PARETO WHEN CONSTRUCTING HIS WELFARE THEOREMS MISUNDERSTOOD ADAM SMITH
Stephen Gordon (16 May), professor of economics at Université Laval posts HERE “When in doubt, just send cash”
It starts, as so much does, with Adam Smith. Smith’s best-known contribution to economic thought is the “invisible hand” metaphor: socially-desirable outcomes could be achieved not by conscious, collective effort, but by the pursuit of individual self-interest. You don’t need a central planner to identify and enforce who should do what and who should get what: the public interest would be achieved as an unintended by-product of unco-ordinated individual decisions, “as if by an invisible hand.”
Smith’s observation in which he used the metaphor of “an invisible hand” has nothing to with “ Pareto’s First Welfare Theorem”. He simply opined the view that a merchant who was reluctant to invest his capital abroad faced avoidable risks to his capital while it was out of his immediate control and sight. Instead, he could take the available option and invest it locally. In so doing his motivation was an action that was less risky than sending it abroad.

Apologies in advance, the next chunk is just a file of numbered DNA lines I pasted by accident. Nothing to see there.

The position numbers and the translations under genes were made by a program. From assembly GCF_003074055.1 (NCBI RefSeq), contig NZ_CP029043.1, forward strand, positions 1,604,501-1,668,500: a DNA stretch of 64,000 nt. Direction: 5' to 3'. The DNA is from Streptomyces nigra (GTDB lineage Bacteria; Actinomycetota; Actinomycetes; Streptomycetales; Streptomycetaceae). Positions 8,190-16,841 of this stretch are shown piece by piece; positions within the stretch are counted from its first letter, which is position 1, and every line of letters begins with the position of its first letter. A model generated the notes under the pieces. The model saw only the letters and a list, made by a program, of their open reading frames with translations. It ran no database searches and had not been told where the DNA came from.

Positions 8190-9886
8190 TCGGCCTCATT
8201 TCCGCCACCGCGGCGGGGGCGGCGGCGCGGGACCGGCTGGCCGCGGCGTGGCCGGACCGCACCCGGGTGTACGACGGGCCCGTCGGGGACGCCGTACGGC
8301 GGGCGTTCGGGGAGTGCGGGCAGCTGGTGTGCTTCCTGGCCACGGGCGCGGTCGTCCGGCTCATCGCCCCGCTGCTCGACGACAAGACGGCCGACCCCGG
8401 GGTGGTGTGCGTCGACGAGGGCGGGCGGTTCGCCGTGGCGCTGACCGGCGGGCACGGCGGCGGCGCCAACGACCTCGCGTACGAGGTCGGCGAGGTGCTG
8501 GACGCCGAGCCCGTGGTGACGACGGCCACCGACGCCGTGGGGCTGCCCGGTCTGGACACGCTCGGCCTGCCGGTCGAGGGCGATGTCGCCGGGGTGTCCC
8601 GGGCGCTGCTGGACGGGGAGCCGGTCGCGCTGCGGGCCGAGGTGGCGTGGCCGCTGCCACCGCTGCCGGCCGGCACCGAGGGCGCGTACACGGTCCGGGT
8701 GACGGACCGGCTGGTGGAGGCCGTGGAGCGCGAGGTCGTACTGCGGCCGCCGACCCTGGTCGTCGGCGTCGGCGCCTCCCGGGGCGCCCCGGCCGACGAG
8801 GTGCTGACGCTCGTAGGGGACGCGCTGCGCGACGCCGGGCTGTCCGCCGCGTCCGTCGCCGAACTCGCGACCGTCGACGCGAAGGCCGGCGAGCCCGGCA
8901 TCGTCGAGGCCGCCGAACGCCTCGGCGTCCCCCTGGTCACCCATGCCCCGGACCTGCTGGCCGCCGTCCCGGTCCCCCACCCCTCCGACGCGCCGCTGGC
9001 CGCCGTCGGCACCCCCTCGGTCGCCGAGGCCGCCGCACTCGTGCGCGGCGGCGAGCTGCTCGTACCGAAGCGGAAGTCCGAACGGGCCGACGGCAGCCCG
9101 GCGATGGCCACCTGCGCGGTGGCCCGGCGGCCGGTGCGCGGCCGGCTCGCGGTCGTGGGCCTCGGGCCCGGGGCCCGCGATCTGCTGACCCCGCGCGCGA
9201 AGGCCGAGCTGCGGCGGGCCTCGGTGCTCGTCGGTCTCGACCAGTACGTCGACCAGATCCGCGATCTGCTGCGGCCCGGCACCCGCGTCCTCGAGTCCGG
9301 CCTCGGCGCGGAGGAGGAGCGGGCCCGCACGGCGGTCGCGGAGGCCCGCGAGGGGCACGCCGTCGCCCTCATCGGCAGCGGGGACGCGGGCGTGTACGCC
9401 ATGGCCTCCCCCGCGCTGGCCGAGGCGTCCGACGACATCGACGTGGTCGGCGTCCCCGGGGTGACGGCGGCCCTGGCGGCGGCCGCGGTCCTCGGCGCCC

Now that intended motivated action also had an unintended consequence in that his action added his capital to “domestic revenue and employment”. This was an unintended benefit to the domestic economy and those in it. The “invisible hand metaphor” did not describe the unintended consequence; it described the motivated intended action (without the motivate intended action there would be no unintended consequence) that caused the unintended consequence.
The distinction is important: Motivation (usually invisible to others) causes the Action that Causes the unintended consequence (which unintended consequence may be benign or malign). Asserting that an invisible hand, distinct from the motivated action causes the unintended consequence is to assert that some mystical force in economics, separate from the motivated action, causes the unintended consequence is to descend to mysticism.
Competition is Adam Smith was a process occuring in real time separating the motivated actions of real people. Modern competition theory describes the eventual outomes of Smithian competetion and this applies to modern theories of the outcomes of competition, including the Welfare Theorems of, and following, Pareto.
The mathematisation of modern economics has further clouded the different meanings of economics as a Smithian process versus those of post-Pareto descriptions of end-states. Mark Blaug (Economic Theory in Retrospect) wrote of the differences between Smith and Pareto, and I had the privilege of discussing these differences with Mark some years back during a seminar we both attended.
Stephen Gordon may benefit from reading Mark Blaug’s book and journal articles and realising there is a distinction between the two approaches.